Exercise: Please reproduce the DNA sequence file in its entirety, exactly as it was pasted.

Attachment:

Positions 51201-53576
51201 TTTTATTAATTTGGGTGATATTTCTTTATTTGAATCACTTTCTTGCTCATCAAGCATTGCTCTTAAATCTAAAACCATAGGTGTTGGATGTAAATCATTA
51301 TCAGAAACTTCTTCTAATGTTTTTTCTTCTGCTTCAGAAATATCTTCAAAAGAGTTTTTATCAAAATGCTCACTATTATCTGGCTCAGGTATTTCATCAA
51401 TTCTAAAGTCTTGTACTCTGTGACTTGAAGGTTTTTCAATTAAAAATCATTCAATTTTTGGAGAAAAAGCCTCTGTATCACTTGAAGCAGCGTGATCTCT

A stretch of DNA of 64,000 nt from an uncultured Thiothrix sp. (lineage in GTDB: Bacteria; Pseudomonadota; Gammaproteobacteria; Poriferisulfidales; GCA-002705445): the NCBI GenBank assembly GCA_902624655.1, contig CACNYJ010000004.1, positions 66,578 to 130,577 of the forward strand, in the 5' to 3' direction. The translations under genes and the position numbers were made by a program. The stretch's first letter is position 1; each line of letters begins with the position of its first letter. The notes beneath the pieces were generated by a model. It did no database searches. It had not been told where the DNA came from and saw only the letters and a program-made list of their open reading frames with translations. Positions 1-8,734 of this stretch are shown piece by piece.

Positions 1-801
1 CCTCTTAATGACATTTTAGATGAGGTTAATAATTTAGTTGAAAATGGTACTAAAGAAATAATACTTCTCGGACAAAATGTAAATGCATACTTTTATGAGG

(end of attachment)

Positions 51201-53576
51201 TTTTATTAATTTGGGTGATATTTCTTTATTTGAATCACTTTCTTGCTCATCAAGCATTGCTCTTAAATCTAAAACCATAGGTGTTGGATGTAAATCATTA
51301 TCAGAAACTTCTTCTAATGTTTTTTCTTCTGCTTCAGAAATATCTTCAAAAGAGTTTTTATCAAAATGCTCACTATTATCTGGCTCAGGTATTTCATCAA
51401 TTCTAAAGTCTTGTACTCTGTGACTTGAAGGTTTTTCAATTAAAAATCATTCAATTTTTGGAGAAAAAGCCTCTGTATCACTTGAAGCAGCGTGATCTCT

A stretch of DNA of 64,000 nt from an uncultured Thiothrix sp. (lineage in GTDB: Bacteria; Pseudomonadota; Gammaproteobacteria; Poriferisulfidales; GCA-002705445): the NCBI GenBank assembly GCA_902624655.1, contig CACNYJ010000004.1, positions 66,578 to 130,577 of the forward strand, in the 5' to 3' direction. The translations under genes and the position numbers were made by a program. The stretch's first letter is position 1; each line of letters begins with the position of its first letter. The notes beneath the pieces were generated by a model. It did no database searches. It had not been told where the DNA came from and saw only the letters and a program-made list of their open reading frames with translations. Positions 1-8,734 of this stretch are shown piece by piece.

Positions 1-801
1 CCTCTTAATGACATTTTAGATGAGGTTAATAATTTAGTTGAAAATGGTACTAAAGAAATAATACTTCTCGGACAAAATGTAAATGCATACTTTTATGAGG